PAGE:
A weaker currency, higher inflation and dropping stock prices

While the public sector is publishing a surplus, the Brazilian economy is simultaneously dealing with a weaker currency, higher inflation and falling stock market prices.


On Monday 2 May 2022, a sharp decline in the Brazilian real (pl. reais; sign: R$; code: BRL) could be observed as the USD climbed ahead of an expected U.S. interest rate hike. The U.S. Federal Reserve is having a policy meeting this week, and the public is expecting to see the U.S. central bank up interest rates by half a percentage point on Wednesday.

The BRL shed 2.5% and is thus still well above the psychologically important five-to-the-dollar mark. This is the lowest point for the BRL in almost seven weeks.

According to Rabobank cross-strategist Christian Lawrence, not just Brazil but all Latin American countries will have their currencies impacted by dollar dynamics this week rather than by local issues.

Inflation in Brazil

Brazil´s inflation reached a 27-year-high in mid-April and Brazil´s central bank is under increased pressure to raise its key lending rate by one percentage point, something which would bring it up to 12.75%. A policy meeting will take place on Wednesday (May 4, 2022).

Falling stock prices

This week, the Bovespa Index (Índice Bovespa) fell to its lowest point in over three months, chiefly dragged down by lower oil prices. This drop in oil prices was in turn linked to concerns over weak economic growth in China, as China is the world´s main oil importer. On the international oil market, these concerns proved to be stronger than any fears of the European Union imposing a ban on Russian crude oil imports.

The Bovespa Index, also known as Ibovespa, is a weighted benchmark index comprised of about 84 stocks traded on the B3 (Brasil Bolsa Balcão). Combined, these stocks account for a majority of the market capitalization in the Brazilian stock market.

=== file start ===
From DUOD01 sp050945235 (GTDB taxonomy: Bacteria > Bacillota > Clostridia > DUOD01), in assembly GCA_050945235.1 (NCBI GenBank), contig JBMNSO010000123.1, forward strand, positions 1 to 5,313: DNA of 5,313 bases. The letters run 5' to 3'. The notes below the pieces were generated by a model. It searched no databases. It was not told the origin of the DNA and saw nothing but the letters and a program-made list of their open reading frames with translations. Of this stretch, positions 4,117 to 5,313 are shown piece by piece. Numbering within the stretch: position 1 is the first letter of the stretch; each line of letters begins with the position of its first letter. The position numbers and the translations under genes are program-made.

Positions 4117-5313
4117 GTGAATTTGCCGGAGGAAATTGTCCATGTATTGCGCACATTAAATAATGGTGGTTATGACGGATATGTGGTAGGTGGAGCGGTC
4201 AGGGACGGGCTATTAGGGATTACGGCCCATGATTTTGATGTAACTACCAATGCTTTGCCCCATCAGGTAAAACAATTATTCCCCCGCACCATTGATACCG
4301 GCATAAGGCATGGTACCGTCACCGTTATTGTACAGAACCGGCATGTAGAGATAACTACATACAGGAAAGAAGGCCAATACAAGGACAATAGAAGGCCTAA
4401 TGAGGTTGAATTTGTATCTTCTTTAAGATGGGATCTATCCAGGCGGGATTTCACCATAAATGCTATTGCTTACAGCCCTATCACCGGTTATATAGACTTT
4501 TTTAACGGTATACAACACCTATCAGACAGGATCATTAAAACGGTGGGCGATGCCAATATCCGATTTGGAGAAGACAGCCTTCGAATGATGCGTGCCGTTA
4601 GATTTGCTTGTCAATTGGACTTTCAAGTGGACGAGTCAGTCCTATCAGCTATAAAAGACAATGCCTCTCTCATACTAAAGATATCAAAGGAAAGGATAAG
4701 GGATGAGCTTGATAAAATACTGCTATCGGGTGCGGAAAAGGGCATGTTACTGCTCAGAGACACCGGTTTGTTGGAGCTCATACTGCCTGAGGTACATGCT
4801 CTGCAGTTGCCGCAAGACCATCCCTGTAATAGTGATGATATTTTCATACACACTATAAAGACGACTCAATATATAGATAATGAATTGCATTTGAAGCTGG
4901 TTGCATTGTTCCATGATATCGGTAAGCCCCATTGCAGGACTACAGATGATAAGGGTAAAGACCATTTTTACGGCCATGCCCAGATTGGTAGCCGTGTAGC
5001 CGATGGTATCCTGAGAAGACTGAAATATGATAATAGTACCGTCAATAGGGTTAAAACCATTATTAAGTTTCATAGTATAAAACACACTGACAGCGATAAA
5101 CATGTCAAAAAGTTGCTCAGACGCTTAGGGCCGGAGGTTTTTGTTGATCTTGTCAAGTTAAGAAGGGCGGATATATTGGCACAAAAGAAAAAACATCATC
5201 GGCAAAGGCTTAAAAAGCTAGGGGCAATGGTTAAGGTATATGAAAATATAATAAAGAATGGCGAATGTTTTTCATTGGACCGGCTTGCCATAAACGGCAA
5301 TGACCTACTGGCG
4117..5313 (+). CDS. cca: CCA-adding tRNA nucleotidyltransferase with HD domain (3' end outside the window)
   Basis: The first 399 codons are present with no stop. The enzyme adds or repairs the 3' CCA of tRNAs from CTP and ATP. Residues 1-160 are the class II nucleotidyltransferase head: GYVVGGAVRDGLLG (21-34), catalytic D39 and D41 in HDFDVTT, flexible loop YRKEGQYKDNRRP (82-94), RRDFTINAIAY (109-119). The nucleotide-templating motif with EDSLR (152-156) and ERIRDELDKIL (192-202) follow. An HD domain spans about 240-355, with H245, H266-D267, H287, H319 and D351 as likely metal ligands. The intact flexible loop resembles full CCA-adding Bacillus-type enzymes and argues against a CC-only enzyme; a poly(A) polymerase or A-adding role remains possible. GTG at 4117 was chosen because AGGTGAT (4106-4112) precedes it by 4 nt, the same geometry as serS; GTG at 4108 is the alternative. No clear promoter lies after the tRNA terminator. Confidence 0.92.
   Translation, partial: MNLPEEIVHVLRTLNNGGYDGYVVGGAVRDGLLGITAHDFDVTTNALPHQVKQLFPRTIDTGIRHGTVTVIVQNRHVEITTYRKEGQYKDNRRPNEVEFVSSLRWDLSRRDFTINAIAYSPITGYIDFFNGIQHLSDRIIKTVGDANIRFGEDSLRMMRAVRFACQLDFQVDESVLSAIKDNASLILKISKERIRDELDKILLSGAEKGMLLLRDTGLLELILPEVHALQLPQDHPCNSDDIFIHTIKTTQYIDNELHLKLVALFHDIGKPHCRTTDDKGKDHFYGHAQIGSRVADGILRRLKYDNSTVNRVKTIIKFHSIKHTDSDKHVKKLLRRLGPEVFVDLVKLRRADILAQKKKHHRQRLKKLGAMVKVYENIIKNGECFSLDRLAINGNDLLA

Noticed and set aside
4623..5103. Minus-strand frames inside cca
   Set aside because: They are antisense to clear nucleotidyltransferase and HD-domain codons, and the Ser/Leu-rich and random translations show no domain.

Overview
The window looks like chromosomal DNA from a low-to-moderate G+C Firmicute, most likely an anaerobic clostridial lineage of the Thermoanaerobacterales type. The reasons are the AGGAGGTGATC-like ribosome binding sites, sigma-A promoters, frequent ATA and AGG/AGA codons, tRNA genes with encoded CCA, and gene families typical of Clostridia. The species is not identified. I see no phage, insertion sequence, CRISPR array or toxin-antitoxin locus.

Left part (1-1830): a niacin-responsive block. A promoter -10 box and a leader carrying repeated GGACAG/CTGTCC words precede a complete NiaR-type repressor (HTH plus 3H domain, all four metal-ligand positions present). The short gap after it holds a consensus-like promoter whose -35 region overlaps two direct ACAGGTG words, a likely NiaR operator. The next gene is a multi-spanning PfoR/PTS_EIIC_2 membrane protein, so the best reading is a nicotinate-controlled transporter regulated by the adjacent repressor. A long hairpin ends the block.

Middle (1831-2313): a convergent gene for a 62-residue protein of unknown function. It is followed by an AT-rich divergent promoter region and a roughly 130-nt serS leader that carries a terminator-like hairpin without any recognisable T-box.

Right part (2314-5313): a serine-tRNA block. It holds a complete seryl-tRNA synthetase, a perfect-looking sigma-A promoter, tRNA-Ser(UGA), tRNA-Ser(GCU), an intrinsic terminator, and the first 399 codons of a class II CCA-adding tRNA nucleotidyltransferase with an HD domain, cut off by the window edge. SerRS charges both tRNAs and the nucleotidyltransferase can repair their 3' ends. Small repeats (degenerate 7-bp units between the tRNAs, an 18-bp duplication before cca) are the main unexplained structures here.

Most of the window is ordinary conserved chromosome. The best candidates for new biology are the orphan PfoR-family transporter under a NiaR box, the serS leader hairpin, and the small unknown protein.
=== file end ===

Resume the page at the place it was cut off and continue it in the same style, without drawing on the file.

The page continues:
spirit airlines

Spirit rejects JetBlue takeover offer

On Monday May 2, 2022, the board of Spirit Airlines (NYSE:SAVE) rejected JetBlue Airway Corp´s (NASDAQ: JBLU) takeover offer, citing anti-trust legislation as the reason behind the rejection.

The takeover offer was for $33-per-share, and on Friday JetBlue had sweetened the offer with a $200 million reverse break-up fee ($1.80 per Spirit share) if the deal could not go through due to anti-trust legislation.

According to Spirit Airline´s board of directors, the transaction had a low likelihood of being approved by governmental regulators.

Share price impact

Once the rejection had been announced, Spirit shares fell 9.4% to $21.40.

Why is Spirit worried?

In a letter to JetBlue, Spirit chairman H. McIntyre Gardner did not mince words, as he called JetBlue´s offer illusory, and explained that because of the substantial completion risks “Spirit´s board has not found it necessary to consider it”.

JetBlue is currently involved in an antitrust lawsuit with the U.S. Government, as they were sued by the U.S. Justice Department in September last year over the Northeast Alliance partnership between JetBlue and American Airlines.

“We believe a combination of JetBlue and Spirit has a low probability of receiving antitrust clearance so long as JetBlue’s Northeast Alliance (NEA) with American Airlines remains in existence,” Spirit said in the letter to JetBlue Chief Executive Officer Robin Hayes on Monday.

In the United States, the Biden administration is considered to be more negative to mergers than the Trump administration.

More than one suitor

JetBlue is not the only airline with its eyes on Spirit; the airline Frontier has also revealed a strong interest in the Florida-based low-cost airline. According to Frontier, a merger with Spirit would help them compete with the big four legacy airlines that currently account for almost 80% of the U.S. passenger market: United Airlines, Delta Air Lines, American Airlines, and Southwest Airlines.

In February this year, Frontier made a cash and stock bid offer to Spirit valued at roughly $21.66 per share.

JetBlue has not given up

After being rejected by Spirit on Monday, JetBlue is now offering Spirit a remedy package which aims to further decrease the risk of the U.S. government prohibiting the deal.

The package includes the divestiture of all Spirit assets in New York and Boston, to prevent JetBlue from increasing its presence in airports covered by the Northeast Alliance partnership. The package also includes gates and assets at certain other airports, including Fort Lauderdale, Florida.